Five Texas terrors to tell this Halloween

Collyn Burke

Ghost stories and scary movies are often filled with enough jump scares to make your heart stop. But getting caught up in the Halloween spirit may cause one to forget that truth is sometimes stranger than fiction. 

Some of the most horrific events in U.S. history took place right here, in the capital of Texas. From wild ax murders to yogurt shop crime scenes, these are Austin’s top five terrors.

The ‘Servant Girl Annihilator’ 

Austin’s first and most famous serial killer, the “Servant Girl Annihilator,” was responsible for the deaths of seven women and one man from 1884 to 1885. At the time, Austin was on the verge of becoming a big city, opening some of its most famous landmarks, such as the Texas State Capitol building and the Driskill Hotel. The murderer began killing the black servants of wealthy Austin families in early 1884, dragging the women into the yard before brutally murdering them with an ax. The killer would later kill two white, high-society Austin women, sending the city into a state of panic. Some suspect the killer, who was never identified, was Jack the Ripper, who started his killing spree in England three years after the Austin murders stopped. 

The Tower shooting

On Aug. 1, 1966, in a 96-minute standoff, Charles Whitman claimed the lives of 16 and injured another 31 Austin residents from the top of the UT tower. Whitman was eventually killed by two officers who managed to reach the tower. Later on, some began to speculate that a tumor found in Whitman’s brain during an autopsy was to blame for his actions. Whitman incited mass chaos on and around the UT campus, and is said to have introduced the term “mass shooting” into the nation’s vocabulary.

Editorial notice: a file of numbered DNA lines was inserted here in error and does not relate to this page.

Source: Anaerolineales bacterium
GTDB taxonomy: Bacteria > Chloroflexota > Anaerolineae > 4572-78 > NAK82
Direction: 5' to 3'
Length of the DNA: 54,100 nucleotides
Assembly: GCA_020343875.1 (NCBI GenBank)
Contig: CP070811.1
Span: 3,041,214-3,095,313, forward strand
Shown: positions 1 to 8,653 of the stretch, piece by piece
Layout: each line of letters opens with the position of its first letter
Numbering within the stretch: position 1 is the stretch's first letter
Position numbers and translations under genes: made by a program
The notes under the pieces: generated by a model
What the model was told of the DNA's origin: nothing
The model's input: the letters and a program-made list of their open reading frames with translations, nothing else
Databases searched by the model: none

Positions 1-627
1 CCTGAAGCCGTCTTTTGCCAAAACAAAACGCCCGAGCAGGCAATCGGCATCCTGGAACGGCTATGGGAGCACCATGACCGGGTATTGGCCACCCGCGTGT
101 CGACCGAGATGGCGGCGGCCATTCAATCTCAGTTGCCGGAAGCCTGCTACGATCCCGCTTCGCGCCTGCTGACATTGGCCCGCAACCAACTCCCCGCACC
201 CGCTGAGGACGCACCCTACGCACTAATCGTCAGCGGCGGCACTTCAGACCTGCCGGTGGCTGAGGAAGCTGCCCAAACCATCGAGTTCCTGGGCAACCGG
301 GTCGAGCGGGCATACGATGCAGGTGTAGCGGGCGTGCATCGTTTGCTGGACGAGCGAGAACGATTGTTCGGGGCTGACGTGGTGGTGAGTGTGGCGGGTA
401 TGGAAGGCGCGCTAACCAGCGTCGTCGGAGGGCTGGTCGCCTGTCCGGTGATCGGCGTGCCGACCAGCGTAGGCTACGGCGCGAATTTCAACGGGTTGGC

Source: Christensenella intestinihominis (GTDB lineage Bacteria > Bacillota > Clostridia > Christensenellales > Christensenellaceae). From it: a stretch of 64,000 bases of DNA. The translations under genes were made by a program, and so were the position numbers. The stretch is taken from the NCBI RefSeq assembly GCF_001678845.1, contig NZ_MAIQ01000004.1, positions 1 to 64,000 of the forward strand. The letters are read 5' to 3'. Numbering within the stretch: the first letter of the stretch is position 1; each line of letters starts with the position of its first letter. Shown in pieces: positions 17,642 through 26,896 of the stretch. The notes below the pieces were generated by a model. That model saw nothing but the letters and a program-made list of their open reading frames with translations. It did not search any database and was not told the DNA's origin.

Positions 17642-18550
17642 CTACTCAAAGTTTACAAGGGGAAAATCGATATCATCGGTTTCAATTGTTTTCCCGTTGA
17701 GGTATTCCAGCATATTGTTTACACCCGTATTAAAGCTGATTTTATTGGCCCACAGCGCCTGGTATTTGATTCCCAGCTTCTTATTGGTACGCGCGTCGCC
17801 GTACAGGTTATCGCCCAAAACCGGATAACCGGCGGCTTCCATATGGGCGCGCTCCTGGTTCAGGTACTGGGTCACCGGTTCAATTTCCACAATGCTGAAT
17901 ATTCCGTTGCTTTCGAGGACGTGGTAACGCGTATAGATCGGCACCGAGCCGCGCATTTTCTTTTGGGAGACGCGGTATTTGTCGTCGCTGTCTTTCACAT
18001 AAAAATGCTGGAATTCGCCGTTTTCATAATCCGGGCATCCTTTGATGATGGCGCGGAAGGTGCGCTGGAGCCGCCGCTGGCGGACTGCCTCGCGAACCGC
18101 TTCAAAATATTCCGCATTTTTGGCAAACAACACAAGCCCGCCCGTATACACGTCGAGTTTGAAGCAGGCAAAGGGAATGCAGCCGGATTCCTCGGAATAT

The Yogurt Shop Murders 

On a chilly December evening in 1991, four teen girls brutally lost their lives in what came to be known as the Yogurt Shop Murders. Their bodies, stacked one on top of the other, each with a bullet wound to the head, were discovered by firefighters in the burned ruins of “I Can’t Believe It’s Yogurt,” a shop where two of the girls worked. Although two men originally confessed to the crimes, they were released in 2009 because of a lack of evidence. 

Deaths of Rita Salazar and Frank Key

In 1978 two teens, Frank Key and Rita Salazar, were on a date when they ran out of gas on I-35 near Round Rock, Texas. The pair was later found dumped in different locations along the road, both suffering gunshot wounds. Serial killer Henry Lee Lucas originally pleaded guilty to the murder of Salazar in 1983, but it was revealed via DNA evidence in 2007 that Benny Tijerina Jr. was responsible for the deaths. 

The Murder of Christine Morton

In 1986, Christine Morton was found bludgeoned to death in her home. Her husband, Michael Morton, was arrested soon after and charged with her murder. After spending 25 years in jail, Michael was eventually found innocent after evidence pointed to Mark Alan Norwood as the perpetrator of Christine’s assault and murder. While Morton was being convicted, Norwood went on to kill another woman in the same fashion two years after Christine’s death.